Braskem Idesa said Thursday it had partially restored operations at the Etileno XXI polyethylene complex in Mexico’s Veracruz state.
In December, Mexico natural gas system operator Cenagas canceled the company’s access to pipeline natural gas supply, forcing Braskem Idesa to shut down Etileno XXI, the largest petrochemicals operation in Latin America.
The Etileno plant uses natural gas as a feedstock in the petrochemical process. The complex includes an ethane cracker with capacity to produce 1.05 million tons/year of high and low density polyethylene.
Braskem said it had restarted operations in an “experimental business model” and in accordance with safety standards thus “reducing the impact on the Mexican plastic industry’s supply chain.”
The cessation of natural gas supply to the plant is part of a larger dispute over ethane supply between the company and Mexican state oil giant Petróleos Mexicanos (Pemex).
Pemex has recently not been able to meet its ethane supply commitment to the plant under a 20-year, take-or-pay/supply-or-pay deal for 66,000 b/d signed in 2010. According to Fitch Ratings, Pemex had accrued a balance of $64 million in unpaid credit notes to Braskem at the end of September for damages in failing to meet the contractually established volumes.
Mexican government officials have said the terms of the contract were “abusive” and unfair to the state firm.
Braskem Idesa, a joint venture between Brazilian petrochemicals giant Braskem SA and Mexico’s Grupo Idesa, was told by Cenagas on Nov. 30 that the transport service contract in place would not be renewed. This subsequently led to the total suspension of the plant’s processes.
Mexico President Andrés Manuel López Obrador said during a press conference that the gas contract wasn’t renewed because the ethane contract had not been “corrected.” The Cenagas decision is seen by analysts as a direct affront to the independence of the natural gas system operator.
The conflict follows similar contract disputes in the Mexican energy sector, including over gas pipeline terms, which in 2019 led to infrastructure delays and renegotiations with several international and local companies.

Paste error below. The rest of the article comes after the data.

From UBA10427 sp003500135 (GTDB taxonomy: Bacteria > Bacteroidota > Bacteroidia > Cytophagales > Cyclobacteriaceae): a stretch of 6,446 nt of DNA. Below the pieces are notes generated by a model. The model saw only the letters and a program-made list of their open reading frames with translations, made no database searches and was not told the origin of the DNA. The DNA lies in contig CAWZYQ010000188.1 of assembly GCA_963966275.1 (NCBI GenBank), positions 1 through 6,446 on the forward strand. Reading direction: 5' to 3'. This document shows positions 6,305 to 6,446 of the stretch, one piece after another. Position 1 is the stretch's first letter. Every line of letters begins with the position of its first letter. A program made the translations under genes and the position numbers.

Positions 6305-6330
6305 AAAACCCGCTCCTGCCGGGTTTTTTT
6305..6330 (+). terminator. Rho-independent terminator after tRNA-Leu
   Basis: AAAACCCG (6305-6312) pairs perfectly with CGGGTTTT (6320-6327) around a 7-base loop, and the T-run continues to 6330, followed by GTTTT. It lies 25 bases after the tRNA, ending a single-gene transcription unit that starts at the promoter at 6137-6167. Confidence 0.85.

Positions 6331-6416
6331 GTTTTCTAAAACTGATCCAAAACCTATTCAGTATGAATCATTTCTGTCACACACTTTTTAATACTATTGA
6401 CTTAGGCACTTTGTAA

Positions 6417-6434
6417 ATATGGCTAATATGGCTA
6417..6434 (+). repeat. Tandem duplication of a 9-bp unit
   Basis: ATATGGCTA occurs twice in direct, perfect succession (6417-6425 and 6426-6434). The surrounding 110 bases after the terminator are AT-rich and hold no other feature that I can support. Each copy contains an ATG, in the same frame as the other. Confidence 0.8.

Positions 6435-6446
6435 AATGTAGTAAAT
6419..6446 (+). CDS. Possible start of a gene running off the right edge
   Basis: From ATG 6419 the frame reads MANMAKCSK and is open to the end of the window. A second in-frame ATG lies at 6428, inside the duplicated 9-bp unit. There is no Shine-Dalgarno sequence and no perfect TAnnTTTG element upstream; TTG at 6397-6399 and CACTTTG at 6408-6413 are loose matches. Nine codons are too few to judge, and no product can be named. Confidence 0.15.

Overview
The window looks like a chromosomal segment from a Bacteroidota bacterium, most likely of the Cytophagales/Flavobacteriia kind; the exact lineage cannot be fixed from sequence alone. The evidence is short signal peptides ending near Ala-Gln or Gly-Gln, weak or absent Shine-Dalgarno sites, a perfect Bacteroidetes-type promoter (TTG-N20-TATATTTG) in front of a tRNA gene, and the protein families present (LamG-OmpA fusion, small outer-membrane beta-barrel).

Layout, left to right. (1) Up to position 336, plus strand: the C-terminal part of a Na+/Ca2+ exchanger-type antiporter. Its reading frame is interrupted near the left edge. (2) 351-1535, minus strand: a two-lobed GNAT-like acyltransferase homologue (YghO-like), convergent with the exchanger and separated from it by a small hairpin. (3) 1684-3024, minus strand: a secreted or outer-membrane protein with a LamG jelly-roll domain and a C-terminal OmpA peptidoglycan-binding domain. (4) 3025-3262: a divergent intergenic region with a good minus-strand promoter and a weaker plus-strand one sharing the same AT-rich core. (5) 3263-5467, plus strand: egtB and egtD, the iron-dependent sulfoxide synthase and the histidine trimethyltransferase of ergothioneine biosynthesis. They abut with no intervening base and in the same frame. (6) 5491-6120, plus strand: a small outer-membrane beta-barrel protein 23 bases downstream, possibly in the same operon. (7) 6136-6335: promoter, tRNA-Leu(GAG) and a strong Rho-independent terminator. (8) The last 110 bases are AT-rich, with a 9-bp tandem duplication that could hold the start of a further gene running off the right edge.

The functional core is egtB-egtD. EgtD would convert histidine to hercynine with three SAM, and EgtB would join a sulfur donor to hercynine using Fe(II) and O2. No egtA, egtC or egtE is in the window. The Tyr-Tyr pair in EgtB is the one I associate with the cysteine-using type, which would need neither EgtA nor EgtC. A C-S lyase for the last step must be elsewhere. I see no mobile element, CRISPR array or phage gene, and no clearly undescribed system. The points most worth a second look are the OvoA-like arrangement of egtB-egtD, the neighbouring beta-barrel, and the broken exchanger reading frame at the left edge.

Legal measures are being pursued by Braskem including “a remediation and negotiation period during which it will seek a resolution between the parties.”
Braskem Idesa management said it “remains subject to an adverse scenario due to the interruption of the natural gas transportation and cannot estimate, at this moment, the date for the full return” of operations. The company also said it does not yet have an estimate for the cost of the interruption of services.
This week, Veracruz lower house member Amado Cruz Malpica urged the government and Braskem Idesa to come to an agreement because so many jobs were on the line.
“The solution is that there is a negotiation between Braskem Idesa and Petróleos Mexicanos, that they sit down and come to an agreement, that they do this in the interests of the country, as well as in the legitimate interests of a company that has an important investment in the region,” he said, according to media reports.
The company said it remained committed to Mexico and to the “pursuit of constructive alternatives to resolve the ethane shortage in the country.”As a result of the conflict, last month Fitch downgraded Braskem Idesa’s long-term foreign and local currency issuer default ratings and senior unsecured notes to “B+” from “BB-” and placed the ratings on rating watch negative.
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